116 3rd St SE
Cedar Rapids, Iowa 52401
Women — liberal and conservative — were a driving force in the nationwide debate over drinking that led to Prohibition, America’s attempt a hundred years ago to ban the consumption of alcohol.
The temperance movement was increasingly tied to the suffragette movement as the country found a way to deal with the politics of alcohol and its problematic gendered norms in American society.
The 18th Amendment was ratified at the dawn of the Roaring ’20s, essentially banning the manufacture, transportation and sale of intoxicating liquors. The perceived victory for women, however, was more complicated than it seemed. Especially in Cedar Rapids.
Prohibition helped women and minorities start businesses and make money in the underground economy. Kitchen burners started cooking mash while basements became distilleries.
Husband-and-wife setups were known as blind pigs. Some blind pigs morphed into moonshine joints and “home speaks.” Some generated revenue under the counters of legitimate soft drink parlors.
That was the case with Mary Dvorak who, along with her husband, John, were nabbed in Cedar Rapids’ first big Prohibition bust on March 22, 1920.
The Dvoraks were arrested at their soft drink parlor at 1317 S. Third St. SE. Eleven people faced charges in the citywide raids, including Julia and Thomas Herasimuck.
The raids yielded seven stills, about 100 gallons of “white mule” kegs of raisin mash, 80 gallons of liquor, several gallons of almost pure alcohol, and a large quantity of boxed raisins, as well as hops, apricots and bitters.
Drinking at home
“Drinking in the home … should not and will not be stopped for several generations,” Linn County Sheriff H.J. Manchester told a Gazette reporter in 1929. “I don’t believe the intent of the Prohibition law is to deprive these people.”
That explains why Prohibition-era alcohol-related arrests in Cedar Rapids peaked at 784 in 1922 and at 216 in Linn County in 1924.
To some degree, folks were making their own booze at home or getting it the legal way — by going to their doctors, pharmacists and dentists who could prescribe rye whiskey, scotch and gin for anxiety, depression and pain.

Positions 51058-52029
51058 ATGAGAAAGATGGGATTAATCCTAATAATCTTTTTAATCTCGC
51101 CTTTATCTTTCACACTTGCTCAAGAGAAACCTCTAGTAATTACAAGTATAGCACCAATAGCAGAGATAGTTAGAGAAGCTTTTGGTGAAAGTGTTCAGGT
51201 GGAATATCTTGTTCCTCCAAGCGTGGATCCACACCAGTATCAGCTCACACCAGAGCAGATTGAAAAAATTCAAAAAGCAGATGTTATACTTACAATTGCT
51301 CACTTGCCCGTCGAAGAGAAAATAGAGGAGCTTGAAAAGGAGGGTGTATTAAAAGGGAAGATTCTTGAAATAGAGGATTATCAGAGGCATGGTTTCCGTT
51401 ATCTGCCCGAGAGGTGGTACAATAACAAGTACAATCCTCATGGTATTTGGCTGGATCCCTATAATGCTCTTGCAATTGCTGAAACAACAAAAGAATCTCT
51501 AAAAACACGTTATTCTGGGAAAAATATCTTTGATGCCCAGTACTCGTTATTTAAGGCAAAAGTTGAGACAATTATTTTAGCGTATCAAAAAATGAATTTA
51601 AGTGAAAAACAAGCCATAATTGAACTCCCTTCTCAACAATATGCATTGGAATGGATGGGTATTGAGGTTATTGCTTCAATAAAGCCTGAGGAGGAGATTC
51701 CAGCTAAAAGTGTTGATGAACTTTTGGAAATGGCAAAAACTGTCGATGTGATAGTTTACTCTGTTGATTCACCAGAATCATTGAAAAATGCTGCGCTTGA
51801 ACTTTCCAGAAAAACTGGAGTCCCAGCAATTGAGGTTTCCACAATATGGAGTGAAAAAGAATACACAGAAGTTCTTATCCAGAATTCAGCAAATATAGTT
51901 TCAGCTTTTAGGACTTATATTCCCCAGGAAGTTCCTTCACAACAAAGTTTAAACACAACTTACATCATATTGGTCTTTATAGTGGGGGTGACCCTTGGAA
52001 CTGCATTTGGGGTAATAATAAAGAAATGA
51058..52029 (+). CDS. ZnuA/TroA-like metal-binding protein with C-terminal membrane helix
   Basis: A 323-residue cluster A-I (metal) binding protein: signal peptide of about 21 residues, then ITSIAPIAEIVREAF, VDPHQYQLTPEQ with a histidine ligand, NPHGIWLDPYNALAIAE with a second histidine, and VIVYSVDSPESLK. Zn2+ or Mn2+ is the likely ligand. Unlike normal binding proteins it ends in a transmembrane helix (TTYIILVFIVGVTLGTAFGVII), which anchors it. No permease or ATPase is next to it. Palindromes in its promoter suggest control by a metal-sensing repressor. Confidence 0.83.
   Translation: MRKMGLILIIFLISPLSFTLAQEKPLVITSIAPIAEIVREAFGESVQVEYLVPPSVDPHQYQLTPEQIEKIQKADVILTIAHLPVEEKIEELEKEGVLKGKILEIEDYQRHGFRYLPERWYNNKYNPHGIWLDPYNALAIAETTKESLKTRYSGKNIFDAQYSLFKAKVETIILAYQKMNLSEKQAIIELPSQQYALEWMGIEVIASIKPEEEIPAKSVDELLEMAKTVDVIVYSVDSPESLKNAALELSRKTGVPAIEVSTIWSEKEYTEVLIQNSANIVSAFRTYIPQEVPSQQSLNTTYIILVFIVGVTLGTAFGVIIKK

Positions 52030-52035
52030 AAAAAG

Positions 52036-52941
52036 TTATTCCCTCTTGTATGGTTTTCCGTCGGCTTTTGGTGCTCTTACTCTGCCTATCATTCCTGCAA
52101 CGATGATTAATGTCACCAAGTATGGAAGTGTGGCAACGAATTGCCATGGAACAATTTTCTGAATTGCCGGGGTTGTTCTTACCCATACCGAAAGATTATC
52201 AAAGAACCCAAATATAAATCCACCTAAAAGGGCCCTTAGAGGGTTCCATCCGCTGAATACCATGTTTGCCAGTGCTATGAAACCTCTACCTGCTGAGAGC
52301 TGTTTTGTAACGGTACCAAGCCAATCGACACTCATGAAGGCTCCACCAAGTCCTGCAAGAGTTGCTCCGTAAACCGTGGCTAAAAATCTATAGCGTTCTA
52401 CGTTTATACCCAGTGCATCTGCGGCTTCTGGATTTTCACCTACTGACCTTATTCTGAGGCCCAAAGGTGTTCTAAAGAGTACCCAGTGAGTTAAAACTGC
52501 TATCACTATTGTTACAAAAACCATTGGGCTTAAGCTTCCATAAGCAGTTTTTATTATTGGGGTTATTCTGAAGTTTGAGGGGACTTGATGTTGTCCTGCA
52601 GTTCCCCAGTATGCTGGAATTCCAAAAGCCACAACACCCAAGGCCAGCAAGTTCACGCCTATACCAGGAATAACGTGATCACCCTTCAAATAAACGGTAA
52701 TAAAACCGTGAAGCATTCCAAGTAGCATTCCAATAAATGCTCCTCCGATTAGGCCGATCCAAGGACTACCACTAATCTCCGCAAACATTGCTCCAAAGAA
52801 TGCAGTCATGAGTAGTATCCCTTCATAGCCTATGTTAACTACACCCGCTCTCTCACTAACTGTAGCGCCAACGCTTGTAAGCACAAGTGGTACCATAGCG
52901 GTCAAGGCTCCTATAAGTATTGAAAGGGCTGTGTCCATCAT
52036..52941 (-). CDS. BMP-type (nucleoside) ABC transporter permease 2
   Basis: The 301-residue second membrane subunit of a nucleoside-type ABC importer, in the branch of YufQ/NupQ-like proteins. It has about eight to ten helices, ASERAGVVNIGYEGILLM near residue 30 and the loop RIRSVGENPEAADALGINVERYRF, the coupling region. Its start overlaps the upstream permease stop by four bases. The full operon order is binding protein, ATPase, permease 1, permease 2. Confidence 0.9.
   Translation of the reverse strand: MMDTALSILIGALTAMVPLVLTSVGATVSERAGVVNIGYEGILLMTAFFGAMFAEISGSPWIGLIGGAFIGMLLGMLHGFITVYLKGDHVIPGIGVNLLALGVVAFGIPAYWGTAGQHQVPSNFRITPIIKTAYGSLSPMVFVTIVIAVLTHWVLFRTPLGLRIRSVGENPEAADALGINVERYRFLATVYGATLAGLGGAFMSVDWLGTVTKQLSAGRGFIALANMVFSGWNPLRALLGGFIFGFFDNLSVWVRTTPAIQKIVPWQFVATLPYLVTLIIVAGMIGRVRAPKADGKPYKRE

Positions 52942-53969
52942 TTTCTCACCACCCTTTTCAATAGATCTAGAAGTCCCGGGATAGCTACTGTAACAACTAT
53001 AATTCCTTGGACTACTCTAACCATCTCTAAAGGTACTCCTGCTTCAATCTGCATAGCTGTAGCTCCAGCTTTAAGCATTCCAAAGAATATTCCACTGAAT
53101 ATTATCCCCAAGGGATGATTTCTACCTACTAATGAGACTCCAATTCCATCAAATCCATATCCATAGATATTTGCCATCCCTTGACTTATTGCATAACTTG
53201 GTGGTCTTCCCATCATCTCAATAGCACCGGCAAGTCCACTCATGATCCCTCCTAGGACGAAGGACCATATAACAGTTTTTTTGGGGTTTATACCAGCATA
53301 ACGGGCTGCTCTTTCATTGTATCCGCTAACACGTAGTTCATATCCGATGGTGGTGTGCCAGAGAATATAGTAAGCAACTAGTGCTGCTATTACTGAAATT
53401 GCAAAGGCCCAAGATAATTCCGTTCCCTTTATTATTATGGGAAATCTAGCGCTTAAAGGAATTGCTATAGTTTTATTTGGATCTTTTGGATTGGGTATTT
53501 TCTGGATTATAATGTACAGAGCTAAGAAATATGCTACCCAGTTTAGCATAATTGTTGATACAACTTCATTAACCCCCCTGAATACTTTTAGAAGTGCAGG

Birth of the cocktail
Alcohol was strong, and women didn’t want to be associated with being good at drinking it, so they used new cocktail recipes from women’s magazines to find the drinks that would become part of their routines and identities.
They learned to make martinis, Manhattans, Gin Rickeys and Old Fashioneds. They also learned the etiquette of hosting a new kind of party called a cocktail party.
With a new penchant for alcohol, an evolving taste for different drinks and acceptance into speakeasies, women had entered a social zone that once was reserved for men.
Wets and drys
Newspapers and magazines that didn’t toe the Prohibition line were viewed as immoral by teetotalers.
“There is no doubt that there has been a conspiracy on the part of the wet press to nullify Prohibition,” the Rev. W.L. Ewing of St. Paul’s M. E. Church told The Gazette in 1929.
Despite the growing acceptance of alcohol throughout the ’20s, alcohol-related arrests continued throughout the 13 years of Prohibition.
Maggie and Matt Pashakornis dove for the cellar when cops raided their home at 1335 D Ave. in Cedar Rapids in 1922. They were caught with a copper boiler and 25 gallons of mash and apple alcohol. It was their second offense.
Anna Easker was busted at her home, 1410 Third St. South in Cedar Rapids, in October 1924. Police found 400 gallons of wine, 30 bottles of beer and a small bottle of alcohol. Customer Alfred Thomas ratted out Easker after selling a pint of her hooch to a federal agent.
Smaller amounts were no less illegal.
Enelma Shomler was arrested at her Cedar Rapids home at 527-1/2 First Avenue in 1929 for possessing three jars of booze. Cops also found a whiskey glass and a funnel.
The 21st Amendment ending Prohibition was ratified Dec. 5, 1933, essentially legitimizing women drinking in public — an outcome that wasn’t discussed when the temperance movement started.
Adhering to an absolutist agenda was an interesting way to get there, especially since so many Prohibition supporters, men and women, were more than OK with the occasional social drink or two.
Joe Coffey, a freelance writer and content marketer in Cedar Rapids, writes this monthly column for The History Center. Comments: firstname.lastname@example.org